Political opportunism and amnesia

Deep anger of voters becoming apparent across Europe


The Bourbons, as Talleyrand once remarked, learned nothing and forgot nothing. What was true of the rulers of France some two centuries ago seems true of voters in some countries in Europe, and elsewhere, today. Iceland saw its economy collapse in the 2008 financial crisis, and voters later rejected the centre-right government that presided over a national disaster. Now, after four years of austerity measures under a centre left government, its voters have again changed their mind. This time to favour a centre right coalition – elected on an anti- austerity programme.

For eight decades Fianna Fáil was the natural party of government, before it too was swept out of office two years ago. Fianna Fáil is not, however, a spent political force, as recent polls show. Indeed, the party can take solace from some aspects of Iceland’s unfolding political saga. Both Ireland and Iceland’s economies collapsed in spectacular fashion, and with broadly similar political and economic consequences. Except in Iceland, those parties that voters punished in 2009, they have now pardoned, and rewarded with power. Can Fianna Fáil expect a similar electoral volte face here?

What is increasingly apparent across Europe is the deep anger of voters. In particular, anger at the failure of newly elected governments to make their words in opposition when seeking power match their deeds in office when elected. Too often parties in their quest for office turn politics from the art of the possible to the promise of the impossible. Voter expectations raised by campaign rhetoric are, in austere economic times dashed by limited achievements in government.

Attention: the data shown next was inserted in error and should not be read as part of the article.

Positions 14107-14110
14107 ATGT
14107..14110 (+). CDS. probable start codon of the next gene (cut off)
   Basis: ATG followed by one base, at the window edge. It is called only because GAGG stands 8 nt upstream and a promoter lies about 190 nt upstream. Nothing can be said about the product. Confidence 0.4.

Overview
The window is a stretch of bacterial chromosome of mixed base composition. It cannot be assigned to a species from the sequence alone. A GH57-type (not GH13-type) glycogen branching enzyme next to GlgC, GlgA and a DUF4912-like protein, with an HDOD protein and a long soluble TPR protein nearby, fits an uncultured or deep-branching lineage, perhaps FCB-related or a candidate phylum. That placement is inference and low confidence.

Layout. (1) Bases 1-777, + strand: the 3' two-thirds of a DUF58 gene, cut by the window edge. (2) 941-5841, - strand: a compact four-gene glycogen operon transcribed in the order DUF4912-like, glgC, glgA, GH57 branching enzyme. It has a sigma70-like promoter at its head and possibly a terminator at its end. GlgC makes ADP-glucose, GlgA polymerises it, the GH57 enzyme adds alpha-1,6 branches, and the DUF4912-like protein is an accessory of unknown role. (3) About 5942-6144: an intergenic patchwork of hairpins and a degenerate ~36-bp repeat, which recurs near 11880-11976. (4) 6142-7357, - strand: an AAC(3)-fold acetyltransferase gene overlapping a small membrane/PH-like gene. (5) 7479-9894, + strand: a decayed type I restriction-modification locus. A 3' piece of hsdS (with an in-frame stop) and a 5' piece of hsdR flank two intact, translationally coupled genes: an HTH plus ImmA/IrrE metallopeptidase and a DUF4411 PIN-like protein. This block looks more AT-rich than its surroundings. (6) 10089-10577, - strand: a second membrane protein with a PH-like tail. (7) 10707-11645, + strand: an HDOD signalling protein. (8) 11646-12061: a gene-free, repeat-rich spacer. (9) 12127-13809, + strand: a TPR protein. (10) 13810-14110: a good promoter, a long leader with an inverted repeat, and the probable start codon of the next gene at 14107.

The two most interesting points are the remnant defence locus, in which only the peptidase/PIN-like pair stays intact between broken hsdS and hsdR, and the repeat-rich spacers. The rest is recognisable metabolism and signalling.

In France, the satisfaction rating of the Socialist president, Francois Hollande, has fallen further and at a faster rate than any his predecessors since 1958. In large measure because he has failed to honour a campaign promise, to end austerity and to cut unemployment, that never seemed credible. Likewise some of the reckless political hyperbole Fine Gael and Labour used during the 2011 general election has proved counter-productive. Promises given on debt reduction, or pledges made to do things Labour’s way not Frankfurt’s way, later took their toll both on the Coalition’s credibility, and the ratings of both parties in government.

Fianna Fáil, in opposition, disagrees with some of the Government’s decisions on the economy. Nevertheless, Fianna Fáil too is constrained by the bailout programme that it negotiated when in office, and that the Government must operate. Fianna Fáil opposes a property tax, even though it favoured one in its National Plan, and accepted one as part of the bailout programme. For a party that in government presided over the property bubble and the banking bust, and that needs to regain the public’s trust, cynical acts of political opportunism for short- term gain will not suffice.

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